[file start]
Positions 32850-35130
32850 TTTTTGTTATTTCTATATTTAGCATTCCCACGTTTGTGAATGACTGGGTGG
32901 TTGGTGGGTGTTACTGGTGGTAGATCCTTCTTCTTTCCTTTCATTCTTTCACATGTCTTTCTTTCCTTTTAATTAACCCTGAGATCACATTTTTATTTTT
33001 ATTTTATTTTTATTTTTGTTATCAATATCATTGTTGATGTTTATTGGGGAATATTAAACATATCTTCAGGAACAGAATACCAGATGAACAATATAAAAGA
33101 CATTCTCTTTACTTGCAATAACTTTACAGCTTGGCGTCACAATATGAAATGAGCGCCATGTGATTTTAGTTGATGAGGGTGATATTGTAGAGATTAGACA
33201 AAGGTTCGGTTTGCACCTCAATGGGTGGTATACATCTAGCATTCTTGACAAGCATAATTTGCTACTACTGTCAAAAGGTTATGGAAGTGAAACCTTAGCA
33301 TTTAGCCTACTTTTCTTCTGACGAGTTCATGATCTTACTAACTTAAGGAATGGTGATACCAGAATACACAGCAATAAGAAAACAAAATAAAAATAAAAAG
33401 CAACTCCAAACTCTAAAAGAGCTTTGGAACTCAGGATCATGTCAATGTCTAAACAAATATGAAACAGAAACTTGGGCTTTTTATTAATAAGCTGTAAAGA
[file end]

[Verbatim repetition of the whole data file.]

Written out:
Positions 32850-35130
32850 TTTTTGTTATTTCTATATTTAGCATTCCCACGTTTGTGAATGACTGGGTGG
32901 TTGGTGGGTGTTACTGGTGGTAGATCCTTCTTCTTTCCTTTCATTCTTTCACATGTCTTTCTTTCCTTTTAATTAACCCTGAGATCACATTTTTATTTTT
33001 ATTTTATTTTTATTTTTGTTATCAATATCATTGTTGATGTTTATTGGGGAATATTAAACATATCTTCAGGAACAGAATACCAGATGAACAATATAAAAGA
33101 CATTCTCTTTACTTGCAATAACTTTACAGCTTGGCGTCACAATATGAAATGAGCGCCATGTGATTTTAGTTGATGAGGGTGATATTGTAGAGATTAGACA
33201 AAGGTTCGGTTTGCACCTCAATGGGTGGTATACATCTAGCATTCTTGACAAGCATAATTTGCTACTACTGTCAAAAGGTTATGGAAGTGAAACCTTAGCA
33301 TTTAGCCTACTTTTCTTCTGACGAGTTCATGATCTTACTAACTTAAGGAATGGTGATACCAGAATACACAGCAATAAGAAAACAAAATAAAAATAAAAAG
33401 CAACTCCAAACTCTAAAAGAGCTTTGGAACTCAGGATCATGTCAATGTCTAAACAAATATGAAACAGAAACTTGGGCTTTTTATTAATAAGCTGTAAAGA